AscensionHe quotes some numbers: “A 1/8 share is $96,825. With $19,365 down — a reduced down payment sales incentive available in some cities — monthly payments for a share purchase are $945, plus a monthly management fee of $1,225.”

Clients must have their private pilot certificate and instrument rating and at least 200 hours as pilot in command. “There are some exceptions, based on individual pilot time in Cirrus or pilots actively working toward an instrument rating,” he noted. “Also, our insurance requirements require pilots flying in Ascension aircraft to complete an initial 90-day review, and then six-month ongoing recurrent training sessions. Individual pilot requirements regarding flight reviews, VFR, and IFR currency must also be maintained.”

According to Larkins, fractional ownership allows pilots to own higher quality and safer airplanes for nearly the same price as much older, technologically inferior ones.

“Our fractional ownership program allows pilots to own and enjoy shares of top-of-the-line aircraft for about the cost of sole ownership of a 1980s used Cessna,” he noted. “On average, pilots fly about 80 hours per year, which is exactly what our program offers owners of a 1/8 share, plus 15 hours per year for training and 15 more per year for charity flights.”

“Our program boasts 90% availability for only 12% of the cost of sole ownership,” he continued. “In reality sole ownership does not allow much more than 90% availability at all. Maintenance squawks, as well as lengthy scheduled maintenance stints, dramatically reduce availability.”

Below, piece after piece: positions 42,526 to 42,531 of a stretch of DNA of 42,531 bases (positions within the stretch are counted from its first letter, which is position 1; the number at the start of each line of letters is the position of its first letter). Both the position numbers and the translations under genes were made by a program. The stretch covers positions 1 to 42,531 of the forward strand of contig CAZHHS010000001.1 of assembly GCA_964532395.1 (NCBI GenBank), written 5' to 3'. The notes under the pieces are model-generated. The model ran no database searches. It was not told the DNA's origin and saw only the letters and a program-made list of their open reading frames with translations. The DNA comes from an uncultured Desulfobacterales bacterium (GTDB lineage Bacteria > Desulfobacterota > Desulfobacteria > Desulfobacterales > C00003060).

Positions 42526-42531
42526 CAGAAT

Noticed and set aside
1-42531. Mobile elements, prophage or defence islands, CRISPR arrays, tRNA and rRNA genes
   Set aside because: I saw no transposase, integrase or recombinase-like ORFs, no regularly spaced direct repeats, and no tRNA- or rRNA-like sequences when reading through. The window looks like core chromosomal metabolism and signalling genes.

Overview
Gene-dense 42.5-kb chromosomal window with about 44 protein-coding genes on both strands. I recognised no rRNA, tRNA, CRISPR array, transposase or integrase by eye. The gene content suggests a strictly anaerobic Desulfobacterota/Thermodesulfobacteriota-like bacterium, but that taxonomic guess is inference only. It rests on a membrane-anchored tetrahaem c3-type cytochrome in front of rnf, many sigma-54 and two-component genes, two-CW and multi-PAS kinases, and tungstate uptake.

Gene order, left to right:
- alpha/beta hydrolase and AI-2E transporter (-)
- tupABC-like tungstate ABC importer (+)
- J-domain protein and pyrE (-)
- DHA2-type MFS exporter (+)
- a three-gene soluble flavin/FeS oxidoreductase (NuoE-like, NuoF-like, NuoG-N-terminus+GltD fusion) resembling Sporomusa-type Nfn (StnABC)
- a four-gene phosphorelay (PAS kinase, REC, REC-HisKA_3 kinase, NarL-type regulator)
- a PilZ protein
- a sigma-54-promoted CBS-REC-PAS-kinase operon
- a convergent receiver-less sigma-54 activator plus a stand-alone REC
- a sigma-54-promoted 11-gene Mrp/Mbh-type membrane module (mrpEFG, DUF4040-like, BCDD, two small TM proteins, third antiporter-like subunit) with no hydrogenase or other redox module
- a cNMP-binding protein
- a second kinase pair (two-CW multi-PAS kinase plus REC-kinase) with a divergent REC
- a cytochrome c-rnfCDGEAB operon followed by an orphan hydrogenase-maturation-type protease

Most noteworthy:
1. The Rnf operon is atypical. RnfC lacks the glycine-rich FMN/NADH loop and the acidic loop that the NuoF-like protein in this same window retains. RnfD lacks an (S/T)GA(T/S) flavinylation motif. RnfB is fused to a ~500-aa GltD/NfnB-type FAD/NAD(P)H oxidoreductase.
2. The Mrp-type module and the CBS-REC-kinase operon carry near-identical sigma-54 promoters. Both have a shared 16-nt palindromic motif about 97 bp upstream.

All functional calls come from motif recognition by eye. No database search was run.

Scheduling is done by the Ascension Air Owner Services Team. “Owners can schedule time in their airplane 24 hours a day either by calling, emailing or using our custom mobile app available in the Apple App Store,” he said.

Larkins noted that although Ascension Aircraft does not permit primary flight instruction in the airplane, customers are welcome to do training to earn a higher license or rating. “Ascension does keep track of all required training as determined by our insurance underwriter. No owners are allowed to operate the airplane as PIC unless they meet the insurance requirements,” he said.

The professional management of items like insurance, maintenance and more, is critical. “Without professional management, it can lead to poorly maintained airplanes and confusion when it comes to the distribution of responsibility among owners,” he said. “Our program eliminates that pitfall of fractional ownership by professionally managing our fleet and keeping the aircraft in perfect condition.”

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  1. Paul says

    On average month I spend $400-600 on flying. I cannot afford (nor see any justification) to own so I rent what I can. Usually 20-40 year old sixpacks.
    Now more than $2000 a month is just too expensive for a hobby. This does not even include flight time so for $24K a year one gets.. nothing. It is just beyond reach for most people.

  2. Greg W says

    Wow, $1,500 down and $1,164 a month to $19,00 down, $945 a month PLUS a $1,225 maintenance fee per month! It is no wonder that the non-flying public thinks we are all wealthy when these are the deals that make headlines. Please GA news, for the sake of those who may read the paper at a doctor’s office balance these articles with mention of $16,00 dollar T-crafts or $20,00 Cherokees. Please help get word out that many airplanes are the cost of cars not the cost of houses that many of us could not afford.

    • says

      Greg – how true! GA’s biggest problem is they continue to “sell” (re-sell) to those who have ALREADY been sold! That said, however, no such cost effective media vehicle to date, with possible exception of the Internet, is available that would reach the non-flying public. Perhaps a co-op ad $$$ campaign sponsored by GAMA, AOPA, NBAA, etc in select markets would do the trick?